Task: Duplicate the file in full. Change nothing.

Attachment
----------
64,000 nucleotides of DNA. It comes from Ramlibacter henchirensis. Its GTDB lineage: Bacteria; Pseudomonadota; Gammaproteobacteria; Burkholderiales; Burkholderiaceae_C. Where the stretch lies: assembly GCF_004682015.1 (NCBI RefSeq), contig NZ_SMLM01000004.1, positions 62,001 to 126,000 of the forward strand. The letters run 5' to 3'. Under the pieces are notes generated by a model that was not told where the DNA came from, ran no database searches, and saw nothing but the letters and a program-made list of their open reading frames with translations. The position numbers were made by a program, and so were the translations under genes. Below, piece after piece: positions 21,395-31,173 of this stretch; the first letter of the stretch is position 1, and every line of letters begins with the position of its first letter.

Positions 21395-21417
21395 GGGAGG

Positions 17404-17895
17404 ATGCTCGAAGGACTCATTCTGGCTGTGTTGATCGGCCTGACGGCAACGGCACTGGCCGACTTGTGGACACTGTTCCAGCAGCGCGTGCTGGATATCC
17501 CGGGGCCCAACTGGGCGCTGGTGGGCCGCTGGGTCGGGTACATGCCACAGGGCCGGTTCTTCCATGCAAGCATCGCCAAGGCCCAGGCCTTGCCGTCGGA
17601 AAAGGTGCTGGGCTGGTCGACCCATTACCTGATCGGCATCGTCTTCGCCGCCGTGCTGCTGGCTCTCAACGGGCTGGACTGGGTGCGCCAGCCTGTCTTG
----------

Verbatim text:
64,000 nucleotides of DNA. It comes from Ramlibacter henchirensis. Its GTDB lineage: Bacteria; Pseudomonadota; Gammaproteobacteria; Burkholderiales; Burkholderiaceae_C. Where the stretch lies: assembly GCF_004682015.1 (NCBI RefSeq), contig NZ_SMLM01000004.1, positions 62,001 to 126,000 of the forward strand. The letters run 5' to 3'. Under the pieces are notes generated by a model that was not told where the DNA came from, ran no database searches, and saw nothing but the letters and a program-made list of their open reading frames with translations. The position numbers were made by a program, and so were the translations under genes. Below, piece after piece: positions 21,395-31,173 of this stretch; the first letter of the stretch is position 1, and every line of letters begins with the position of its first letter.

Positions 21395-21417
21395 GGGAGG

Positions 17404-17895
17404 ATGCTCGAAGGACTCATTCTGGCTGTGTTGATCGGCCTGACGGCAACGGCACTGGCCGACTTGTGGACACTGTTCCAGCAGCGCGTGCTGGATATCC
17501 CGGGGCCCAACTGGGCGCTGGTGGGCCGCTGGGTCGGGTACATGCCACAGGGCCGGTTCTTCCATGCAAGCATCGCCAAGGCCCAGGCCTTGCCGTCGGA
17601 AAAGGTGCTGGGCTGGTCGACCCATTACCTGATCGGCATCGTCTTCGCCGCCGTGCTGCTGGCTCTCAACGGGCTGGACTGGGTGCGCCAGCCTGTCTTG